3. Begging Pose: Arms outstretched to waist level aligned with your hips, palms to the sky; used to influence someone’s pity
  4. Safety Pose: Arms folded; used to protect vital organs communicating distrust—avoid this pose, unless cold, in which case, put arms underneath armpits, to diminish the threatening nature of it
  5. Thinking Pose: One hand on chin, elbow resting on other folded arm; used to show consideration, to take something seriously—valuable when wanting others to consider a point they may not otherwise consider
  6. Friendly Pose: Hands just behind your hips, palms towards them, exposing your naval, big smile, optionally followed with hug or hand shake; used to expose vital organs communicating trust and approachability — one of the most valuable gestures to do when greeting new people

Here is a NLP practitioner explaining and using some of them:


In 2015, trying to understand how love works. I discovered several things relating to chemicals, and their complete power on us. A lot more power than many would ever like to accept. Heck, the research by Dr. Helen Fisher even shows our personality is predictable from the chemicals within us.

In love, there are three main drivers:

  1. Dopamine—the initial reward system, drives any action—male seeing a pretty girl, dopamine hit—novel information, dopamine hit—fat, sugar, salt dopamine hit—sex massive dopamine hit. Every habit is formed via the establishment of a reward pathway of dopamine towards it, and broken by the abstinence from that pathway weakening it.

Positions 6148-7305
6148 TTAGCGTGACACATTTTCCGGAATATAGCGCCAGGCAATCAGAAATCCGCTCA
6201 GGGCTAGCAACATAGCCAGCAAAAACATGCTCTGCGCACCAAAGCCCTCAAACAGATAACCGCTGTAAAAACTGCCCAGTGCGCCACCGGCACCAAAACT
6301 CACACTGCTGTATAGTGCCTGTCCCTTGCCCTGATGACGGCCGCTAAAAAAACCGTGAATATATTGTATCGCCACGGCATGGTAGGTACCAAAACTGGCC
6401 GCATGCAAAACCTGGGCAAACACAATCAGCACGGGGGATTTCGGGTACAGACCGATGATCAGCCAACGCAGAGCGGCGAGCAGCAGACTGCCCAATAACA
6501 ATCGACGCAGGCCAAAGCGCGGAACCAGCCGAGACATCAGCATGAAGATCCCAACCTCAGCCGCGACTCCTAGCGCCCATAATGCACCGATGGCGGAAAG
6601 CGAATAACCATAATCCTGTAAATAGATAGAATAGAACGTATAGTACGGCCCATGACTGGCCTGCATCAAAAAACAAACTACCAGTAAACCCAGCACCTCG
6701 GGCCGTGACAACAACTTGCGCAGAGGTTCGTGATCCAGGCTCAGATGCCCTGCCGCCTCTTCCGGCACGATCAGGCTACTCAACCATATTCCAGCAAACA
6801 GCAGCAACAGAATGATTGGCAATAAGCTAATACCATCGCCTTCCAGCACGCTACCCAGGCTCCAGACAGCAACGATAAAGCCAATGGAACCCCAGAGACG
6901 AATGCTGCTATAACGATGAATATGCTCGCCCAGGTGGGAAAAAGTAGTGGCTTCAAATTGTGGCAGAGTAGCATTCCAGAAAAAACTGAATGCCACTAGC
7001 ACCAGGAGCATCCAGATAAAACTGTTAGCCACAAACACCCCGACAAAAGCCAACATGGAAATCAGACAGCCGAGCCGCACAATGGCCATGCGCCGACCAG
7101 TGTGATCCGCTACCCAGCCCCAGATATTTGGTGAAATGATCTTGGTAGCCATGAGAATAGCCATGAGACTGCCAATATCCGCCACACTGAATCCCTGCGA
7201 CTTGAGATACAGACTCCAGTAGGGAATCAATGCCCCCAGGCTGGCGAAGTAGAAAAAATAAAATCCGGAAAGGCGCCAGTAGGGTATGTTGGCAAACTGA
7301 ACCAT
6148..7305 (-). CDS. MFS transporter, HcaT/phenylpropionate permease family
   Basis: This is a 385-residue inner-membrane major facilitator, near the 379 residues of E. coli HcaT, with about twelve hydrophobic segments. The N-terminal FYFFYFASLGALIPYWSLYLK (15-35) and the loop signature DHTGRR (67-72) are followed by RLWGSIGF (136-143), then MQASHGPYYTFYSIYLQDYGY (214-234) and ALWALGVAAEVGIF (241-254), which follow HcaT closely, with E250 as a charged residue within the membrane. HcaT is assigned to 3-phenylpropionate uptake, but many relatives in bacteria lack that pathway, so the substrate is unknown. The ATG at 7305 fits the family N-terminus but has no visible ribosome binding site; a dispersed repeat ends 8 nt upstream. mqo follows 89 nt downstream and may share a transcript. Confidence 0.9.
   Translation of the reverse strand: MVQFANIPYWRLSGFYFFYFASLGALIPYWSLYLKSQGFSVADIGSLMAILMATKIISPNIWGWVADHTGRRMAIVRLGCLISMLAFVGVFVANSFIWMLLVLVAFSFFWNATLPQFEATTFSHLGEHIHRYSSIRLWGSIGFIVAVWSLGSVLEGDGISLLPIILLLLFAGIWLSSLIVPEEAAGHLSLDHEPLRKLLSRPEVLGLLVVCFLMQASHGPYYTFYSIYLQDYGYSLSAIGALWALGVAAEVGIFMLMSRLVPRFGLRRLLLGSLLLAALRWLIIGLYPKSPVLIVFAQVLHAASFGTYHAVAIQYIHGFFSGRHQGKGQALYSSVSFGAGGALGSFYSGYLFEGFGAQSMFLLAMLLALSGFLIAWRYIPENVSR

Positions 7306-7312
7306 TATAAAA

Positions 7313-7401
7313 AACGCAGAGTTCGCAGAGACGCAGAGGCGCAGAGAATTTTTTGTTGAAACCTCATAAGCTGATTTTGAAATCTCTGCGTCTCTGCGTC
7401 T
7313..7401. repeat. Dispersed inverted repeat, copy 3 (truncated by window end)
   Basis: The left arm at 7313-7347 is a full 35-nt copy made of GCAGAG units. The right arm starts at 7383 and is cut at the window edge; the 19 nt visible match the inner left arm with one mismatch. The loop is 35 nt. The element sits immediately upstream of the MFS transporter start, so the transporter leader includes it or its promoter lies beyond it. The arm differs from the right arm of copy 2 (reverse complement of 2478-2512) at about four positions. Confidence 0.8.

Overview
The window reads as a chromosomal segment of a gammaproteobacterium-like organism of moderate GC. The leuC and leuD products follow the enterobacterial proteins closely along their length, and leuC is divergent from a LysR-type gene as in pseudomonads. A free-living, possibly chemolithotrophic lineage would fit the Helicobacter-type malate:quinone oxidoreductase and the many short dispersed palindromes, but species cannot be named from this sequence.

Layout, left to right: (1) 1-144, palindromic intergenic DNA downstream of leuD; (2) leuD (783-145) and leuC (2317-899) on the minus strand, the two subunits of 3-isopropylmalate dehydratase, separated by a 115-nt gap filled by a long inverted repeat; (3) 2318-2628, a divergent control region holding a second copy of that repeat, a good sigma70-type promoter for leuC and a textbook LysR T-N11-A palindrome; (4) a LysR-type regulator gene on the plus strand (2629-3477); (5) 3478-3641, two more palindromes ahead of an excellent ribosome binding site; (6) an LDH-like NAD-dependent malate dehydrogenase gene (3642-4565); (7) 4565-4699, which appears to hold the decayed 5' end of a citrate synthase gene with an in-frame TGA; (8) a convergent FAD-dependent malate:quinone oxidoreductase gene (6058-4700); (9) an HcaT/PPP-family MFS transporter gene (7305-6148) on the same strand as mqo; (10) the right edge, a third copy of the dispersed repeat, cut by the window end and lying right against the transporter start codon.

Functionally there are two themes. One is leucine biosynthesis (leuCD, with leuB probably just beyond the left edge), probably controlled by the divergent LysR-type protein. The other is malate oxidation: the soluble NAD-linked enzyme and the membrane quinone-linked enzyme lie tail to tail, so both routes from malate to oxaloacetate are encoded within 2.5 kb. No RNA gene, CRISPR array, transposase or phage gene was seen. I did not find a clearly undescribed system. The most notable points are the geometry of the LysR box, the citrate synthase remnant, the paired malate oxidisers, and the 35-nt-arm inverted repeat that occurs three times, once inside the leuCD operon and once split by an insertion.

2. Oxytocin—released any time bonding is occuring, especially touch — every handshake, every hug, every caress, every kiss, releases more and more oxytocin to bond us to that person. The motherly bond is formed through natural births causing the release of her entire oxytocin reserves. Cupid’s arrow is an oxytocin syringe.
  3. Vasopressin—cements 2+ years into a relationship, used for long-term attachment, what we have with our family, provides the feeling of obligation to that person. Oxytocin will probably start fading around this time too, unless a child comes into the picture.

In solo masturbation, be wary:

  1. Normally with orgasm you get a large release of oxytocin for bonding with the partner and prolactin for the refractory period. However with solo masturbation, as there is no one to bond to, no oxytocin for bonding is released, only prolactin for isolation is—magnifying the isolating feelings of prolactin over time.
  2. Minutes of porn use in males causes their dopamine receptors to go crazy without even touching themselves yet. This is driven by the Coolidge Effect.

As a side note, this research was a large factor in what led me from my move away from liberal values to conservative values. Our biology doesn’t reward liberal values too much, much in the same way that failing the marshmellow test for immediate gratification doesn’t promote long-term success.

To build better pathways in myself and decrease bad ones, I started researching ways in which I can cause the release of such things. The main ways I found are:

  1. Accomplishing any goal, big or small releases dopamine. Any time we check something off a list, especially a physical one, we get dopamine. If we consistently and routinely accomplish goals around a particular task, then doing that task itself will start releasing dopamine, as a positive submodality is formed.
  2. Abstaining from a goal or not accomplishing a goal, will hinder dopamine and may even release deterrent hormones. Every time we fail at finishing a task, we strengthen a negative submodality to deter us from that goal.
  3. Runner’s High. Around 45 minutes into an aerobic activity, that is gradually built up, one will start to get a flood of endorphins, including some of the ones used in rewards and love. Compounding this with the other two points will assist in the consistent release of runners high providing you hit your activity goals each time you commence your run.